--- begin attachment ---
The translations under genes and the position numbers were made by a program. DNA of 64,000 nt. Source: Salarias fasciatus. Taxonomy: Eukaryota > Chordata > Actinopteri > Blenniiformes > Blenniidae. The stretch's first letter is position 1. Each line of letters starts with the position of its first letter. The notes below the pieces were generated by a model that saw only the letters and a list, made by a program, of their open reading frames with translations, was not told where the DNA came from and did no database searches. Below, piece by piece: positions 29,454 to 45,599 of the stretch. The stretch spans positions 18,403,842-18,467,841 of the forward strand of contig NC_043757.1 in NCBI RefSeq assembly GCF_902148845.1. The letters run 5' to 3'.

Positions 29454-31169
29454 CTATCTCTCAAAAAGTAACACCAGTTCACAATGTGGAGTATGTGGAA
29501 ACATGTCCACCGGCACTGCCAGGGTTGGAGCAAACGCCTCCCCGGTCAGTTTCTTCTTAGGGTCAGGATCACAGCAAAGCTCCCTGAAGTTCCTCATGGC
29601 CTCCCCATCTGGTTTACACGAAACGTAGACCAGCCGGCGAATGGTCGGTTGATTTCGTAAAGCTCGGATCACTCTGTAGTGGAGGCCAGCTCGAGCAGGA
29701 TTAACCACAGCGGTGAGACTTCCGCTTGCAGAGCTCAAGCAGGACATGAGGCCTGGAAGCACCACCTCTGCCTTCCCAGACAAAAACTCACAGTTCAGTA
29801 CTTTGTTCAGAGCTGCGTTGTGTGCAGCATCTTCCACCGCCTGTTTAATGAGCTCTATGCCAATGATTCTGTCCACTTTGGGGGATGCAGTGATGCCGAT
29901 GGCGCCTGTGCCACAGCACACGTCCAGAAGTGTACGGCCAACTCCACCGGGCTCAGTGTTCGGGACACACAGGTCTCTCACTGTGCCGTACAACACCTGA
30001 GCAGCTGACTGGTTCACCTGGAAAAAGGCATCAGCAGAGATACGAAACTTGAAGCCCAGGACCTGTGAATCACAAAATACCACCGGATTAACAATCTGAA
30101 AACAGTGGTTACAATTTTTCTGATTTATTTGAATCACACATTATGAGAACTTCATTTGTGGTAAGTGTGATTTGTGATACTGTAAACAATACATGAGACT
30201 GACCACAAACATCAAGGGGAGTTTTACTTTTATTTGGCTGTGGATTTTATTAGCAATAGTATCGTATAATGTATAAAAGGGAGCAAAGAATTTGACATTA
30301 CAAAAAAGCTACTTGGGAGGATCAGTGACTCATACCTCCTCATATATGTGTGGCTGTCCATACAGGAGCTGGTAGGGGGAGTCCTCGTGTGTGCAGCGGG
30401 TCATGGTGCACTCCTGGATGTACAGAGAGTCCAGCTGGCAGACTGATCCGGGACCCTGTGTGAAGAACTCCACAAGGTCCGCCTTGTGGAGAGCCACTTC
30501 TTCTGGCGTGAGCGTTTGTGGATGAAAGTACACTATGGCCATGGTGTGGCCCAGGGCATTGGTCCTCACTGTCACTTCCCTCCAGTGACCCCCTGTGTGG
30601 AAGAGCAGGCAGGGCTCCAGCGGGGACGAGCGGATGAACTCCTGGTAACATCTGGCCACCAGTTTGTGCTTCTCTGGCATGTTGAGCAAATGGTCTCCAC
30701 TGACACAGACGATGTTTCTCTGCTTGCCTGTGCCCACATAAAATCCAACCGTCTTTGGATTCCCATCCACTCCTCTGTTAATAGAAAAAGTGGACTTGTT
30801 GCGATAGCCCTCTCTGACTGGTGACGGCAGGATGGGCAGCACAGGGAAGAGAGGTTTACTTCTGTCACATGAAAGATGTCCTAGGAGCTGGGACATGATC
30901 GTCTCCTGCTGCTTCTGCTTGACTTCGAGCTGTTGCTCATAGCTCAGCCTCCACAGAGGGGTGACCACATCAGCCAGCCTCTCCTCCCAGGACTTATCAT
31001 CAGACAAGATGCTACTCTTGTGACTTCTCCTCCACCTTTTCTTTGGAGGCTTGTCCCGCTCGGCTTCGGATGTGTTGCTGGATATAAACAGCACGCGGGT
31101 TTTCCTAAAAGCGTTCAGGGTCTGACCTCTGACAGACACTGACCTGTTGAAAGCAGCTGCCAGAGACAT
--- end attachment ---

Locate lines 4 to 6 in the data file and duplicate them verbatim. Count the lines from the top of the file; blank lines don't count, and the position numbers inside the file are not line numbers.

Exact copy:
29501 ACATGTCCACCGGCACTGCCAGGGTTGGAGCAAACGCCTCCCCGGTCAGTTTCTTCTTAGGGTCAGGATCACAGCAAAGCTCCCTGAAGTTCCTCATGGC
29601 CTCCCCATCTGGTTTACACGAAACGTAGACCAGCCGGCGAATGGTCGGTTGATTTCGTAAAGCTCGGATCACTCTGTAGTGGAGGCCAGCTCGAGCAGGA
29701 TTAACCACAGCGGTGAGACTTCCGCTTGCAGAGCTCAAGCAGGACATGAGGCCTGGAAGCACCACCTCTGCCTTCCCAGACAAAAACTCACAGTTCAGTA